FreeBSD Kernel Internals Documentation

David Jackson djackson452 at
Fri Dec 30 03:43:17 UTC 2011

I have had an interest in studying the FreeBSD kernel and getting to know
its internals better. After all, in Open source projects, they say,
community contributions are important.

However, My finding is that due to poor documentation, the FreeBSD kernel
is nearly impenetrable to an outsider. I have been able to find no
comprehensive documentation of kernel internals. I have found it nearly
impossible, due to lack of comprehensive documentation, much of any of the
kernel internals. What I see is an internal cliche of developers who are
aware of its myraid of undocumented esoteric secrets, and very little to
actually help anyone else to understand it.

Any good, well designed software projects will have comprehensive
documentation of the source code, this includes code comments, information
on what every piece of code does, how the entire system fits together, and
descriptions of every variable and function. Any well run project would
insist that code contributors upload full and comprehensive documentation
of how their source code is written, how it works, etc.

Documentation is vital and good practice because it saves time, it prevents
people new to the project having to waste immense amounts of time trying to
figure out a vast and cryptic puzzle. Without good documentation software
can be nearly useless, unmaintainable and difficult for an outsider to
learn, to the point where it may actually take less time to just throw it
out and start from scratch.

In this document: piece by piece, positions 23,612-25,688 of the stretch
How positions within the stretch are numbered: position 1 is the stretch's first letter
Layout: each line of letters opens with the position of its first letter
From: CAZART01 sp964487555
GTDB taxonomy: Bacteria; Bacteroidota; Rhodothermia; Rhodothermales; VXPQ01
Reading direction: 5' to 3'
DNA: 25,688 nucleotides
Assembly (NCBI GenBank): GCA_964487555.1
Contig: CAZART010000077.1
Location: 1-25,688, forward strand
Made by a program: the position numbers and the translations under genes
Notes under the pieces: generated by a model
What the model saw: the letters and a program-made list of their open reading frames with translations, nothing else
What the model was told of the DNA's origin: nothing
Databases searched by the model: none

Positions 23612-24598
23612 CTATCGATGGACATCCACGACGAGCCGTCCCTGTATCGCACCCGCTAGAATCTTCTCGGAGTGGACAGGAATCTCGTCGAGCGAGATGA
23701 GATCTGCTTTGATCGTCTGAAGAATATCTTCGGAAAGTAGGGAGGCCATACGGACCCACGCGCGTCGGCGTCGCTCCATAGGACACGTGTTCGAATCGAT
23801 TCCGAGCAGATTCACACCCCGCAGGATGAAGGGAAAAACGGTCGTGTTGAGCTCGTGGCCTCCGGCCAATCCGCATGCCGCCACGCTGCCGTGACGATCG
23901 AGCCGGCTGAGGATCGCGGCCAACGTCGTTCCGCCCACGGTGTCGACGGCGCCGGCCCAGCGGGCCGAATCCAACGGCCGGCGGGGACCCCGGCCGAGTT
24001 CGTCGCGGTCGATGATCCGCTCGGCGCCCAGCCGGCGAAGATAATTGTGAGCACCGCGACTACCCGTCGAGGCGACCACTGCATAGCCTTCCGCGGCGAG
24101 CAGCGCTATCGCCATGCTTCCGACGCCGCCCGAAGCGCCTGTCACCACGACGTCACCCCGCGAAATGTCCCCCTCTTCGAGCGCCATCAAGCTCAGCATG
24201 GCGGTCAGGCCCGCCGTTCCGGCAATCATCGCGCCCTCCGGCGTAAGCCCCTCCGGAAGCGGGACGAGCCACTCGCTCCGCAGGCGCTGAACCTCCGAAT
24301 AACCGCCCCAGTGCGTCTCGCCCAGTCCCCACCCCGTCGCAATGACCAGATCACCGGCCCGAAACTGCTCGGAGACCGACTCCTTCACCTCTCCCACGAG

These are reasons that FreeBSD needs better documentation, documentation of
how the entire system fits together, what lines of code do, the purpose of
variables and functions, etc, in descriptive English. This is key to
developing maintainable software.

I saw where someone automatically generated "documentation" with Doxygen.
This is nearly useless, because all it shows is a huge list of functions
and variables but does not include any text on what they do. At best,
Doxygen can only provide a template for documentation that can be filled in
with descriptive English information on what everything does.

One idea might be to have an official wiki that contains the template
generated by Doxygen which can then be filled in. When changes to the
source code is made, it is good practice for the commiter of such changes
to document their code as it is submitted.

This allows others who come along who need to maintain the code to more
easily understand what the code does.

Another idea which would also improve the useability of FreeBSD would be to
have a wiki which would be updated by kernel contributors whenever they add
support for a certain piece of hardware. This would make finding hardware
compatability information easier from one central, up to date and current
source of information.

These documentaiton ideas, for commiters to document their code when they
upload it, and document their hardware support additions, are just good
software practices that should be highly recommended and encouraged

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